Stories matter. They give meaning to our
lives. But how we tell them, and how we receive them, matters too. At the start
of COP26, the New Testament reading set for today is Revelation 21:1-6,
which has abused by fundamentalists who see our world as dispensable: God is
going to replace it anyway. But this is to fundamentally misunderstand what we
are looking at.
The Book of Revelation is not a foretelling of
the end of the world, at least not in the sense that is usually understood
today. It is apocalyptic literature, that is, a revealing what is going on
right now—at the time of its writing—beneath the surface. John is writing to a
minority community experiencing persecution at the hands of a global
super-power, and he writes in coded form to give them hope.
The first heaven and earth have departed; a
world of new possibility has taken their place; the sea is no more.
That is: Ouranus and Gaia, the sky and the
earth, parents of the Titans who are, in turn, parents of the Olympians, have
gone; and so has Thalassa, primal sea goddess, who created Aphrodite—whom the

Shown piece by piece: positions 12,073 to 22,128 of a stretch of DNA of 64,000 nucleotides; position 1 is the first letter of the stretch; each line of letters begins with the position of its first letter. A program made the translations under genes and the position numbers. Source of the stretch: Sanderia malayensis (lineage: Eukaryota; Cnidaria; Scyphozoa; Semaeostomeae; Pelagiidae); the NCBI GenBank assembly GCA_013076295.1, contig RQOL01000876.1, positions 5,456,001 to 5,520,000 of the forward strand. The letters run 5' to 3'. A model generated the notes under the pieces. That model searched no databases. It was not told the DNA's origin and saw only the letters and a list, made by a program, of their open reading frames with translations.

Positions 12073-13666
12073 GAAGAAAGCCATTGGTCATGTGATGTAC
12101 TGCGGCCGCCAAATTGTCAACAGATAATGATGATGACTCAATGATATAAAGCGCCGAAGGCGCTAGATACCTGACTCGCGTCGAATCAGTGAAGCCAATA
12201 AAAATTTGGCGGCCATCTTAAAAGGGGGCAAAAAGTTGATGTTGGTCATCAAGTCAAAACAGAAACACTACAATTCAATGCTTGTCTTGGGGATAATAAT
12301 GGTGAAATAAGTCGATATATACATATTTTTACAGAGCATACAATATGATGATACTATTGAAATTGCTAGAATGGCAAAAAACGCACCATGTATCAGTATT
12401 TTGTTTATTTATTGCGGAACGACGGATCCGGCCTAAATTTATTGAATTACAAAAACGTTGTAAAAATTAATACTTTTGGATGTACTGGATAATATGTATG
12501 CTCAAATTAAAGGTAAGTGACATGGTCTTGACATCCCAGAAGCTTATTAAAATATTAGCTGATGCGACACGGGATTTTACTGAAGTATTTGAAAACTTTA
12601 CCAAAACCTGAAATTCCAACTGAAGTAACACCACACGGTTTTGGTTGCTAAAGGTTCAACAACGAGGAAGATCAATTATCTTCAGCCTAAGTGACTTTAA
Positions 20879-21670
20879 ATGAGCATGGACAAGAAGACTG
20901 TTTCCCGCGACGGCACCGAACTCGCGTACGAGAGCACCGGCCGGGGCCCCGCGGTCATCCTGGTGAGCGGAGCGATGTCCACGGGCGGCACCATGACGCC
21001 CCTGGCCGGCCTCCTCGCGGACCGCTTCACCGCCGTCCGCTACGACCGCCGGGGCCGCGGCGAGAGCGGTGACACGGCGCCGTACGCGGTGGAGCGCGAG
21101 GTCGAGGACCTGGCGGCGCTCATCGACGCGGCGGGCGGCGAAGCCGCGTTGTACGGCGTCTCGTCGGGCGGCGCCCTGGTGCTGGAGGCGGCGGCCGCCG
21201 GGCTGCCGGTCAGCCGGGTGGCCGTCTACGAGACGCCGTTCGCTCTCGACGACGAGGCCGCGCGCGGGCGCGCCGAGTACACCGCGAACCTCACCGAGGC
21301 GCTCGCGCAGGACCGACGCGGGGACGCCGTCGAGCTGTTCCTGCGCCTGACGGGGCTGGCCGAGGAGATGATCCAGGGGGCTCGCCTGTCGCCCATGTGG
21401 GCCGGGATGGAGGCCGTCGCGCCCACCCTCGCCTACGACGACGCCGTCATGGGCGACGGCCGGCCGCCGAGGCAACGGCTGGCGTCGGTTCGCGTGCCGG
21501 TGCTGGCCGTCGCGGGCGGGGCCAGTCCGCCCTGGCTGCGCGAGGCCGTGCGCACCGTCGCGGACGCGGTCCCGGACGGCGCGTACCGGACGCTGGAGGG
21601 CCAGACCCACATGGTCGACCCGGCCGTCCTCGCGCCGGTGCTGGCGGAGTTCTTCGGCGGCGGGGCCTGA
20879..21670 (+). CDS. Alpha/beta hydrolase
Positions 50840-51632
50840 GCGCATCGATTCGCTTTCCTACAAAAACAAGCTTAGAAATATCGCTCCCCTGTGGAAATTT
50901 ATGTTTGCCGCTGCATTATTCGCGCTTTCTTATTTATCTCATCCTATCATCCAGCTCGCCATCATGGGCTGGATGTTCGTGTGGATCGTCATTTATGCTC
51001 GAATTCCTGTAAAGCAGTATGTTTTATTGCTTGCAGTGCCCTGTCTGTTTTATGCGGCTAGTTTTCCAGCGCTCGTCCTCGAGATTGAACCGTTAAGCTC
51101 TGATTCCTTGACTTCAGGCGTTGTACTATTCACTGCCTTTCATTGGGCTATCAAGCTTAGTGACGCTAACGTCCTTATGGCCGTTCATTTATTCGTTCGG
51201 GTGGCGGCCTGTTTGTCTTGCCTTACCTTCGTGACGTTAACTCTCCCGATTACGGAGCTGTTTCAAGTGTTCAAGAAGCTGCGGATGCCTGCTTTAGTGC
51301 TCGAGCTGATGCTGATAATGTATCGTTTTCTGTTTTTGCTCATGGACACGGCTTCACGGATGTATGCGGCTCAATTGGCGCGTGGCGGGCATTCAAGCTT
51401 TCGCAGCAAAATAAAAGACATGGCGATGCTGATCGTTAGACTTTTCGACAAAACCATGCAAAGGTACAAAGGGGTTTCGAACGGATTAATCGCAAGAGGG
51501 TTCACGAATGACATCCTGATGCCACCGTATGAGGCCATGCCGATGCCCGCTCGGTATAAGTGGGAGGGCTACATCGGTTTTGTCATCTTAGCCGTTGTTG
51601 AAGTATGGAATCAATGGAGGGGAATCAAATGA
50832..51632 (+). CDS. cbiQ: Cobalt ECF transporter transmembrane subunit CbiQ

Romans fashioned Venus, their principal patron goddess—from sea foam and the
castrated genitals of Ouranus, after Gaia took revenge on his hatred of their
children by persuading their youngest son, the titan Chronos, to castrate his
That is: the Greco-Roman world, and in
particular the cruel-hearted Rome, are about to be re-purposed, for a new
story, full of new potential. A story in which the principal deity, the god of
the Jewish people, is not distant but now makes his home among human beings,
wiping away their present tears.
This vision is primarily fulfilled through the
conversion of the Roman empire, and the establishment of the Church in Rome. It
is a clash of stories, of mythologies, of meaning-making. It led to a
world-ending and world-birthing transformation of the world as those who heard
the Revelation knew it.
So as we face up to catastrophic climate
change and injustice, needing stories to help us imagine and birth a new world
for future generations, we must return to Revelation 21, among other
stories. But we must do so in a responsible manner. Unworthy gods are passing
away, including the ones we have made in our own image.